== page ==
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Protecting Oceans & Lands While Preserving Culture & Tradition


G.O.L.D. stands for the GItga’at Oceans and Lands Department. The organization’s mandate is to plan, coordinate, and manage activities related to the protection, stewardship, and sustainable use of the Nation’s natural resources including lands and oceans. Merging traditional values and culture with modern natural resource practices can be challenging, but the GOLD team receives plenty of input from the Gitga’at Leadership Council. This ensures that preservation practices align with the Nation’s values.

Marine Protection

The Gitga’at Marine Use Plan (Gitga’at MUP) dictates how marine and intertidal areas are used by the community and others. The plan was created by Gitga’at Chiefs, elected Councillors, stewardship staff, and others with a focus on preservation. Several zoning and management strategies are contained in the plan that influence how ecosystems and natural resources should be managed and used.


The GFN operates a hatchery that is used to enhance local salmon stocks and ensure the sustainability of this important ocean food resource. School kids are shown how everything works including harvesting fish and eggs, plus the release of juvenile salmon into waterways. The hatchery has its own manager and staff to ensure that dedicated resources are allocated to this preservation activity.


The Gitga’at Marine Emergency Rescue and Research Facility (MERRF) in Hartley Bay enables the Nation to conduct world-class research and monitoring programs, improve marine safety and response capabilities, and ensure members are able to live and work in their home community.


The Gitga’at Guardians is a program that serves as the eyes and ears of the Nation on our waters. Its purpose is to enable several research and monitoring activities that ensure food security, ecological health, and community well-being. Whether it’s terrestrial and marine mammal populations, toxin levels, or the health of local food resources, this program enables us to keep tabs on what’s going on in local waters.

Development and Referrals

The GFN is open to resource development and transportation within our territory — providing it supports local economic development, aligns with the Nation’s values, and meets our high environmental standards. Gitga’at leaders including elected Council and designated officers make these decisions, and both traditional knowledge and Elders are consulted and considered. 


The Gitga’at First Nation asserts unextinguished Aboriginal rights and title within its Territory, and this understanding must underpin any proposed projects in our lands and waters.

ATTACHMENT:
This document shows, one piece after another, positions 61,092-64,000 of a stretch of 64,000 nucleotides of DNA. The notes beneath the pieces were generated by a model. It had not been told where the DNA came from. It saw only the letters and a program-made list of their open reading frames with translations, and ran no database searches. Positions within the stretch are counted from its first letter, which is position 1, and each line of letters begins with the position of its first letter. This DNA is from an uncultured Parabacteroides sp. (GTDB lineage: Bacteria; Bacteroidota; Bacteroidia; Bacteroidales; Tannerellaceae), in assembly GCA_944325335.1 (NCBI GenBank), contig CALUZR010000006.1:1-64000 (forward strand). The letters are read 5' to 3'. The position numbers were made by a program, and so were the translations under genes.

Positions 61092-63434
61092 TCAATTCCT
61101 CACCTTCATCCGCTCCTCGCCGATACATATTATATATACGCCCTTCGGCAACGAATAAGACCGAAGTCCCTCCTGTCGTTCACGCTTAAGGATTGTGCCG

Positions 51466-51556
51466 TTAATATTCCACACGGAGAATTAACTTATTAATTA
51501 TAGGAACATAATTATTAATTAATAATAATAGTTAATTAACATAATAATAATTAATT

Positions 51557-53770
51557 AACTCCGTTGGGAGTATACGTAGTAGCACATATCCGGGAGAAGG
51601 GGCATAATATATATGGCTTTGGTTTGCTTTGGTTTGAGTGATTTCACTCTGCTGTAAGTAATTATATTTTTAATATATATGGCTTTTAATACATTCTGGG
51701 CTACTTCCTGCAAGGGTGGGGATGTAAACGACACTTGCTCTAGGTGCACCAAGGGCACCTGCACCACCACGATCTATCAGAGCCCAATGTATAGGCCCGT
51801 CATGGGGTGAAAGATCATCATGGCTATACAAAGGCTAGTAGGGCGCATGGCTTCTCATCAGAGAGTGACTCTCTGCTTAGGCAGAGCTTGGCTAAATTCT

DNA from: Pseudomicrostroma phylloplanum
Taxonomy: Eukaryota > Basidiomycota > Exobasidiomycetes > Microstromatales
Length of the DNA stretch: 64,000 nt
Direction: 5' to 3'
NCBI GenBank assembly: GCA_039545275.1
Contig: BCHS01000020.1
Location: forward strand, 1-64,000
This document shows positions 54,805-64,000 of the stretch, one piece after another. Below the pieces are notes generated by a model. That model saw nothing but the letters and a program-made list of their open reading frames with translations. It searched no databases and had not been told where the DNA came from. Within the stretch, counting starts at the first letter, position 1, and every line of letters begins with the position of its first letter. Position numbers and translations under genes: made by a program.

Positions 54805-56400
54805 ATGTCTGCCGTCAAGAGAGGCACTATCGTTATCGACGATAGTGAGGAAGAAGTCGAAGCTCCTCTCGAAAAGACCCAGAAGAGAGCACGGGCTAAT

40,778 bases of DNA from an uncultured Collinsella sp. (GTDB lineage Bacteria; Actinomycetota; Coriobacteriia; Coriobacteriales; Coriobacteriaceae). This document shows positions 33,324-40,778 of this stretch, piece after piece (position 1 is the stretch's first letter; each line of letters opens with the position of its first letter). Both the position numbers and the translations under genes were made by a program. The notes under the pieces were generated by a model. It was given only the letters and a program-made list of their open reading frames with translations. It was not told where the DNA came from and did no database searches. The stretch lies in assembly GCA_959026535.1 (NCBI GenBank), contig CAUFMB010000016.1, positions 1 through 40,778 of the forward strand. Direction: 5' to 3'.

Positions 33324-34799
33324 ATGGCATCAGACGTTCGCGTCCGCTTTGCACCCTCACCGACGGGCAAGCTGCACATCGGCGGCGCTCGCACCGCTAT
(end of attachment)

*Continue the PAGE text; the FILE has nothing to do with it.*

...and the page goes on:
The Gitga’at First Nation has been based on the lands and waters of Txalgiuw (Hartley Bay) for millennia. The natural resources within our territory are integrated with our culture and traditions and have supplied sustenance to the community. They are to be protected. Here are some of the programs we have in place with this aim in mind.

Current Projects


For working adults finding quality, affordable childcare can be difficult. That’s why the provincial government is providing funding for the construction of a brand new dedicated childcare centre in Hartley Bay under the Childcare BC New Spaces Fund.


M.E.R.R.F. stands for the Gitga’at Marine Emergency Rescue and Research Facility. The building is the result of a collaboration between GFN and LNG Canada to improve marine research and response capabilities in the area. 

Malsey Bay Trail

The Malsey Bay Destination Trail is a multi-use trail with educational signage designed for foot and machine access (walking, hiking, ATV, or cart). It’s based on an existing 1.6-kilometer trail originally constructed in the 1970s that had become unsafe and needed renovation. 


The path links up to a campground at the end of the trail that features a picnic area and raised wooden tent pads. The space will be used for gatherings of all types including school field trips, picnics, feasts, and more.

Mitigation of Risks to Hartley Bay Water Supply

Climate change is impacting the Gitga’at territory in unexpected ways. One concern is for water security. Because the watershed is totally dependent on precipitation without any glacial runoff, dry periods can lead to water shortages. The Mitigation of Risks to Hartley Bay Water Supply project will construct a road to the Upper Gabion Lake in order to construct a weir that will raise the water level in the lake and allow GFN to be able to ensure constant adequate water supply even in dry periods.

Sewer line repairs

Sewage lines are currently being repaired to ensure the Nation’s infrastructure is well maintained and up to date. Investments such as this ensure the safe, continual operation of local wastewater treatment capabilities.


As important infrastructure — such as roads and boardwalks — age they must be repaired and/or replaced. A unique challenge in the remote community of Hartley Bay is that materials must be brought in by barge, thus increasing costs. The GFN is actively looking at roads and paths that need improvement and will be completing these projects in the months and years ahead.

Climate Security

The Gitga’at people are currently examining how to maintain strong ancestral ties to lands and waters while addressing the climate change emergency. 


A project called the Climate Change Adaptation Project (CCAP) is examining the risks and challenges brought about by climate change to help communities become more resilient. The main question is how the effects of climate change will influence the Nation’s way of life, and continued work will be required to gain more understanding of this crucial topic. 

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